From bedside to home health, speech pathologists do it all. We are expected to walk into a room and be the expert on disorders we may have only just learned about. What is it like to work in all of the various settings? How do we stay on top of all of the information we are expected to know? This episode dives deep into these conversations.
In this episode Dr. Maryanne Wetherill fills us in on the theories of motivation and gives us ideas on how we can help better motivate our patients.
107 – Elizabeth Lipton Daly, MS, CCC-SLP and Ed Steger, MS, President of E2 Scientific Corp – Introducing the Tongueometer
Ever dreamed of a lingual strengthening device only to be doused in the cold water of a $1000 price tag? Enter, the Tongueometer! This new lingual strength training device offers loads of features including shareable data, biofeedback, and a free app. And the price is 10% of other devices on the market.
106 – Lysa Johnson, M.S., CCC-SLP – Just a Date on the Calendar: Diving Deep into Myths about PDPM, the Interdisciplinary Team, & More
October 1st is upon us BUT before you freak out, listen to this episode. Lysa Johnson is here to discuss all things PDPM and why it’s not something we should be scared of. (Remember, it’s not our services that our changing, just the way we get paid!)
You’re an SLP, right? Not an MBA-weilding super business person? That’s OK, because Devin Roscillo is here to empower us all by laying out a step-by-step how to guide on crafting resumes and cover letters and how to crush the interview for your dream job. We all have worth, it’s just a matter of learning how to showcase it in the right way with the right people!
Ever wondered what all the behind-the-scenes planning looks like for the ASHA convention? Or how to get your talk accepted? Or how to get involved in selecting talks yourself? Laurie Sterling is the woman behind the curtain for this year’s convention in Orlando, and she’s here to give us the low down on all these questions and more!
Hillary saw a problem. Some of her patients in rural Louisiana just couldn’t afford their thickener, and had to choose between paying the electric bills, putting food on the table, or thickener. So Hillary Cooper started a nonprofit organization called the Dysphagia Outreach Project, which is going to offer services like a dysphagia food pantry, support group setup program, and patient/caregiver/SLP educational materials, and more! Volunteer or donate to the cause at www.dysphagiaoutreach.org.
Sensation just as important as motor function, but often overlooked. Now there’s no need to clutch your pearls or your cold laryngeal mirror, because Zach Smith is here to explain what you need to know about sensation.
101 – Casey Lewis MS, CCC-SLP, CNT, NTMTC, NANN – Navigating the NICU – Relationships, Respiration, Research, and More101 – Susan Langmore PhD, CCC-SLP, BCS-S – On the Origin of FEES and Predictors of Aspiration Pneumonia
In this episode, Casey helps us navigate the NICU world. She discusses everything from how to begin working in the NICU, the impact of experiences on the development of the brain, how to promote the relationship between babies and their parents, and more!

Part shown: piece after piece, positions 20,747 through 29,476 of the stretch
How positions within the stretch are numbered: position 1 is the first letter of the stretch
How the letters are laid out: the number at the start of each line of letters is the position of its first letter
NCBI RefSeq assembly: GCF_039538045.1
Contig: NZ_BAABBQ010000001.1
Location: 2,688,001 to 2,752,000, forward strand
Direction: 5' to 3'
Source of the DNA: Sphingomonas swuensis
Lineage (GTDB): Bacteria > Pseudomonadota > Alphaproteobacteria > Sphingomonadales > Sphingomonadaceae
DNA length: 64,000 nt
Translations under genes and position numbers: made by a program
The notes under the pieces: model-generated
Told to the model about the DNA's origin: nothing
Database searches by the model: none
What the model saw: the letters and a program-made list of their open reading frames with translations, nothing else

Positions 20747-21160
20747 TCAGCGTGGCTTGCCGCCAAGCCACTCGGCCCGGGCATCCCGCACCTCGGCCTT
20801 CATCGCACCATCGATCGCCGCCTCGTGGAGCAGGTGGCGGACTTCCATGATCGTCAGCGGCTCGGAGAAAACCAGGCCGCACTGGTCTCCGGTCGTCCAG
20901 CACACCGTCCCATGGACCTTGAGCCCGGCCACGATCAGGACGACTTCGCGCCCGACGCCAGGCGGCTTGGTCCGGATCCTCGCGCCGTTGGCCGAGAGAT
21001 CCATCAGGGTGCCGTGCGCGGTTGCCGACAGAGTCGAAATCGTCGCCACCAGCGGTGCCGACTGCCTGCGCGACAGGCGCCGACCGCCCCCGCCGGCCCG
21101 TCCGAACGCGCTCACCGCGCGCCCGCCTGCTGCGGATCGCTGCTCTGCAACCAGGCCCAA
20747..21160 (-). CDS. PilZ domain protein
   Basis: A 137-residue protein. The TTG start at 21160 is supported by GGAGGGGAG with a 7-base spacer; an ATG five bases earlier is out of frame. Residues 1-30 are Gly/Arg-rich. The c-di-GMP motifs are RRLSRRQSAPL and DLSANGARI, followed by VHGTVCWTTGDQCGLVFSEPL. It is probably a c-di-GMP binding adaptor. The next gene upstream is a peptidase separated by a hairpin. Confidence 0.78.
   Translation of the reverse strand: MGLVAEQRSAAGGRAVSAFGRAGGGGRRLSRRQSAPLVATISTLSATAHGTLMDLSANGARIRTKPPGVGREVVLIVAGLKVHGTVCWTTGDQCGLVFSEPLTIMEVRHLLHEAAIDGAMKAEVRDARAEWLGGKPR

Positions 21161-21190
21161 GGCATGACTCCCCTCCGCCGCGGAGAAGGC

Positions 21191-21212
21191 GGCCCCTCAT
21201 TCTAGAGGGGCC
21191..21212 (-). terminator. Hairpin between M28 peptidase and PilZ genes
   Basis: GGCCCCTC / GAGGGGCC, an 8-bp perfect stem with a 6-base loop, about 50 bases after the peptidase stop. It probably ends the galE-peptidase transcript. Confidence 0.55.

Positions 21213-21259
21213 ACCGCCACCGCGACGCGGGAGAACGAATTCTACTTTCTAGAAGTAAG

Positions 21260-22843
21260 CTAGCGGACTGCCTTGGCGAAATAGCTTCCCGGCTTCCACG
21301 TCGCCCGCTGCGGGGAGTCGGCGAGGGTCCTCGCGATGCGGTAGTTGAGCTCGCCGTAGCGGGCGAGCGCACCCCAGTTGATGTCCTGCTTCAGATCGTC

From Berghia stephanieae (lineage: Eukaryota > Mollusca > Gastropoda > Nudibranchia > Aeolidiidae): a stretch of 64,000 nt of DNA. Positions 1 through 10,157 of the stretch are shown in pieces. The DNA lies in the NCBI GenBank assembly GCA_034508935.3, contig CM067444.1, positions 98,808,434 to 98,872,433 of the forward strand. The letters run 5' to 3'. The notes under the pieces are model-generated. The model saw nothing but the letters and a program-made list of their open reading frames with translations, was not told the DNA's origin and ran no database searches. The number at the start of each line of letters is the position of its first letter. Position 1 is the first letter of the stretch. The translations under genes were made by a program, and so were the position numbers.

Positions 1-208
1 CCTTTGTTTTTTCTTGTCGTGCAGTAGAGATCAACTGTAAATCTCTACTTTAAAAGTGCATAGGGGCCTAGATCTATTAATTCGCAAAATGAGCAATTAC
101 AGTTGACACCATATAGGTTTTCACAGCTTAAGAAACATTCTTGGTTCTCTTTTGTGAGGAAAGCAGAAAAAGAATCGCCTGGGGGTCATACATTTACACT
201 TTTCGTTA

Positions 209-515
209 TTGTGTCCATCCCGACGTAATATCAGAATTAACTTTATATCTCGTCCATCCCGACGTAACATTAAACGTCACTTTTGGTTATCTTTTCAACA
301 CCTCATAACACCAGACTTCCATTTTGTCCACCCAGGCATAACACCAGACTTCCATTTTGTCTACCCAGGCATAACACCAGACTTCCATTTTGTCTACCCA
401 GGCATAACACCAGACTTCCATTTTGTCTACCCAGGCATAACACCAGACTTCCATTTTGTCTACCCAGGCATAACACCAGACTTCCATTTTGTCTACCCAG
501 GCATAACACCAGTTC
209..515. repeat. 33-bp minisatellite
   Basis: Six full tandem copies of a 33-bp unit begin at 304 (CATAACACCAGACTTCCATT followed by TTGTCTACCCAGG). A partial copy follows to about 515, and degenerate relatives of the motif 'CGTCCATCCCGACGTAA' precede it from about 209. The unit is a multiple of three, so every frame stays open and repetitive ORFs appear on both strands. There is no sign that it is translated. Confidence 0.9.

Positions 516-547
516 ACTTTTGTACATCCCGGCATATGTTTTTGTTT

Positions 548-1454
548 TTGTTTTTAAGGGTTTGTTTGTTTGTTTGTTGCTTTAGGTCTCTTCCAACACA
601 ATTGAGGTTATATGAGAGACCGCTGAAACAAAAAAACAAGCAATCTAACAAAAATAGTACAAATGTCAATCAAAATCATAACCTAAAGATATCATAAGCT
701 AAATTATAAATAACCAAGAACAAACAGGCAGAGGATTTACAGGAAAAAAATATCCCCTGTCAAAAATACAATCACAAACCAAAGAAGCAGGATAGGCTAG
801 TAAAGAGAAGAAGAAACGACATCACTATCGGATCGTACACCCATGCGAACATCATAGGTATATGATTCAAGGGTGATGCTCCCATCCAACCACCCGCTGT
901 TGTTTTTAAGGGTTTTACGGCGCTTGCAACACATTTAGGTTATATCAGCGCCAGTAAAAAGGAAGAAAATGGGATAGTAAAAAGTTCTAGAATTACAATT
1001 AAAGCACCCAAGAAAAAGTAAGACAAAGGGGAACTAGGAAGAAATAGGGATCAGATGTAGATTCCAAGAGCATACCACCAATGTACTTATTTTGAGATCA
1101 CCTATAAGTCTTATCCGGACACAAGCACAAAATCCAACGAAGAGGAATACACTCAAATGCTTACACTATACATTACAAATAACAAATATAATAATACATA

100 – Susan Langmore PhD, CCC-SLP, BCS-S – On the Origin of FEES and Predictors of Aspiration Pneumonia
All hail Dr. Susan Langmore, First of Her Name, Queen of Dysphagia Research Society, Predictor of Aspiration Pneumonia, and Mother of FEES! It’s episode 100 so we pulled out the big guns. Dr. Langmore takes us back to the origin of FEES. And you know how every guest says their favorite paper is Dr. Langmore’s predictors of aspiration pneumonia (but really, who blames them, it’s a great paper)? We’re getting the story from the source.
Have you had a rough time supervising a student? You aren’t alone! Students may struggle for a myriad of reasons, but there are resources out there to help you support them, and guidance for what to do if even that isn’t getting them up to snuff. Katlyn Gollin struggled with her first student, but is here to share everything she learned from that experience and the successes of her second student!
Wondering what the real difference is between palliative care and hospice? Or when a PEG is worth all the trouble we know they cause? Caitlin Saxtein shares research and information on these topics and more.
097 – Russ Campbell, PT, CEO of AmpCare – How NMES Can Impact Swallowing Kinematics and What Systems Can Do It
Russ Campbell is back for another episode on Ampcare’s ESP and how it stacks up against other NMES systems on the market. Russ tackles swallowing kinematics and the nitty-gritty of NMES parameters to help you get the most from each swallow therapy session. There is a way to make higher intensity current more comfortable, and Russ explains how Ampcare made that the basis of their system.
096 – Kristie Knickerbocker M.S. CCC-SLP – When Personal and Professional Collide: The Patient Side of Dysphagia
What if your family member was the one with dysphagia? Would it change your management plan? Would you want them drinking thickened liquids? Would you want their SLP to talk over every detail with you? Kristie Knickerbocker unfortunately found herself in this situation when her grandfather broke his back. She joins us today to share her family’s story, and what she would want her grandfather’s SLP (and any other SLP, really) to know.
095 – Kathryn “Kate” Williams M.S., CCC-SLP – Compassion Fatigue & Burnout: Signs, Symptoms, and Solutions